I had a conversation which was focused on manufacturing and efficiency today. Efficiency, when speaking of technical production equates to measuring and comparing the useful work completed by the machine/process in relation to the total energy expended or heat taken in. The measure of efficiency within the technical dynamic is very quantifiable. But is efficiency in public spending so clearly quantifiable? Should it be?
Public spending of tax dollars is measured in a myriad of ways that can vary wildly from government entity to government entity. The question is why is it generally allowable for governments to develop a budget, without developing a correlating strategic plan with benchmarks? You see the opposite often in nonprofits. A nonprofit is more likely to have an annual or strategic plan without a fund development plan. In both cases, aren’t both needed to measure what success looks like within and outside of government walls? How can you hold folks accountable if there are no benchmarks to do so?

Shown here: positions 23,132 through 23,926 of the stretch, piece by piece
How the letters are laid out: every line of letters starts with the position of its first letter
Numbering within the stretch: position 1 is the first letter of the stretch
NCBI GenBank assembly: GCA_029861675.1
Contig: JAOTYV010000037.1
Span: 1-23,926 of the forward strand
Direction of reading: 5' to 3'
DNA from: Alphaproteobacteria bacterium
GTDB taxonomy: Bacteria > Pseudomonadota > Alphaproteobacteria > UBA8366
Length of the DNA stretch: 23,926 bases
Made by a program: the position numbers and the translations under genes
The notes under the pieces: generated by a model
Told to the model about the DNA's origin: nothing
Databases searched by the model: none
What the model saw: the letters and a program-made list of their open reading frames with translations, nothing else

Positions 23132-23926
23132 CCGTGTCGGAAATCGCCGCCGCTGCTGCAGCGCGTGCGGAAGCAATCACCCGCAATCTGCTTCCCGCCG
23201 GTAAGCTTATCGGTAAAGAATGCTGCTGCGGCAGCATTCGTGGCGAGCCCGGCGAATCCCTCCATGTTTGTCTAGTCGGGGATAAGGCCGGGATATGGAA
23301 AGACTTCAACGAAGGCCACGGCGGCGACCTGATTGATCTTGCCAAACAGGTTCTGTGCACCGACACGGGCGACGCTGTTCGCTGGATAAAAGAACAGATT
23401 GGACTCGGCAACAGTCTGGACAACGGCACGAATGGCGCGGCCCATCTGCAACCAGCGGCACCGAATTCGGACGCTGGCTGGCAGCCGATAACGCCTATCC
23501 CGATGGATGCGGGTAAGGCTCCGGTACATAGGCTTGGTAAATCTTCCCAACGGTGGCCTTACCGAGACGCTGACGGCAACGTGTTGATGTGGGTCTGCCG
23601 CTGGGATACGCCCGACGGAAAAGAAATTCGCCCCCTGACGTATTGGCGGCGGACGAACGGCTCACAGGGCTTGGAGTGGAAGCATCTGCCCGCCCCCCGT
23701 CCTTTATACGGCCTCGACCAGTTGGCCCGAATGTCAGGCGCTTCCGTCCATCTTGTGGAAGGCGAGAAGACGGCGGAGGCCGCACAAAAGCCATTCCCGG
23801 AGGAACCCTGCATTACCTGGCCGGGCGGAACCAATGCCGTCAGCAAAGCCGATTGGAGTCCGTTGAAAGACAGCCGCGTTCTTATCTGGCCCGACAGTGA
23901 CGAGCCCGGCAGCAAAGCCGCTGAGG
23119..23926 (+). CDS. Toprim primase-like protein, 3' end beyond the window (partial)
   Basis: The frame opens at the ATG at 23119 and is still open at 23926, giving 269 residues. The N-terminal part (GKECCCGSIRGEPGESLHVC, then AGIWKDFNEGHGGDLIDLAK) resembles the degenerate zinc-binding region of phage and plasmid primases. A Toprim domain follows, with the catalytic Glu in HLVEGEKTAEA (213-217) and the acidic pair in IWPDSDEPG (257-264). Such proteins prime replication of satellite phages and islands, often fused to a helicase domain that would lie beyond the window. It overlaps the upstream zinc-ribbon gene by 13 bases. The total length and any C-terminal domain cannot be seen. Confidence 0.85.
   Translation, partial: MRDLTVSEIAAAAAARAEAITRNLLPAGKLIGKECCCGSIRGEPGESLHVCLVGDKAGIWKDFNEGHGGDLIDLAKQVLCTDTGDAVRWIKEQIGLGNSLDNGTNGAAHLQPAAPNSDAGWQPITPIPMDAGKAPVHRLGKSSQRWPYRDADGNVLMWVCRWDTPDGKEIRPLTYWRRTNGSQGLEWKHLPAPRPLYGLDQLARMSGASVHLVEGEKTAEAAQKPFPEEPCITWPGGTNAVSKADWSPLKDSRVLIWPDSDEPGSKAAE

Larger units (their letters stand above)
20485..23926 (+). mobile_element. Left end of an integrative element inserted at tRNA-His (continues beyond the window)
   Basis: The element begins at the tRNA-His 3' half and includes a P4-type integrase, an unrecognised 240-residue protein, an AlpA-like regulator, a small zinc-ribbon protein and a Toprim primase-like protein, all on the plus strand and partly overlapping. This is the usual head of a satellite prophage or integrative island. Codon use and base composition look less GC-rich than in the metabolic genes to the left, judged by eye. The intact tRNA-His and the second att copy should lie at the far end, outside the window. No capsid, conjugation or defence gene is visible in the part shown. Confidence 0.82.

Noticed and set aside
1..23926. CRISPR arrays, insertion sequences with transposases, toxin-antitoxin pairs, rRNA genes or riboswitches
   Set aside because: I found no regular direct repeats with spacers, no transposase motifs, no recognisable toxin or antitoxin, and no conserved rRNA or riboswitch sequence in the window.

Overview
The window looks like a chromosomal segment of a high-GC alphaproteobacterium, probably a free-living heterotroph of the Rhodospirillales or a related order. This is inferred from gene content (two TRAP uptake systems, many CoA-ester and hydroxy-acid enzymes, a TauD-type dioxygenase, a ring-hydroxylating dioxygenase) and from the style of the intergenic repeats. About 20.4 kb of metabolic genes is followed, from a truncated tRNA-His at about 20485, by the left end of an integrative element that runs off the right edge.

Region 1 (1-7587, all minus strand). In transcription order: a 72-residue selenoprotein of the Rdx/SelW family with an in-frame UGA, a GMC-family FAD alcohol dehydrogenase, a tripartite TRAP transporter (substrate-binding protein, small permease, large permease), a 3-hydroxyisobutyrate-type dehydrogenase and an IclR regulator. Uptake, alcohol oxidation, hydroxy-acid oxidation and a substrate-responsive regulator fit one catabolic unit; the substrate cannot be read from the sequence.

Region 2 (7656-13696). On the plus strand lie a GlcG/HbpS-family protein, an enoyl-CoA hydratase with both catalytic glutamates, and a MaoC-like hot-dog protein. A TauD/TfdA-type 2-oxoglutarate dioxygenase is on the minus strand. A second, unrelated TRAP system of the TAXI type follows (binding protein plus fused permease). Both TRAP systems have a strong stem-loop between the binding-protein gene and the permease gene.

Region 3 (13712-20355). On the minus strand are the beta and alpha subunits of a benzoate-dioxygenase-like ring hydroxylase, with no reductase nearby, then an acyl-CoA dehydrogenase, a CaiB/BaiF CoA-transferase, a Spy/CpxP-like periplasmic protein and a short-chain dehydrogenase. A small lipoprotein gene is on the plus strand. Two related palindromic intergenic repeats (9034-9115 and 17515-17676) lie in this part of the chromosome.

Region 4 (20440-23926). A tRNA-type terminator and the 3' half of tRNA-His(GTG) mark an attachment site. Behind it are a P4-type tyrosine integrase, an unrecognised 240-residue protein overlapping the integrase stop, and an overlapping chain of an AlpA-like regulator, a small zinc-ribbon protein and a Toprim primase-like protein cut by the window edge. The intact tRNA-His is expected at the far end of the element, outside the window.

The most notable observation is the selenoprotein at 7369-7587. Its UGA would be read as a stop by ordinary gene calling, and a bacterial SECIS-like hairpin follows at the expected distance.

Some States do require, prior to State fund disbursement that the local entities provide an annual plan. Is this micro-managing? I’d say it is not, instead it is representative of a commitment to responsible distribution of public funds. How can governments, of any size, determine what is of value, what return on investment is, and/or what merits additional evaluation if budgets are not running along side measurable benchmarks and targeted outcomes? And how can government workers and/or public officials justify decisions without qualifying and quantifying use of public funds?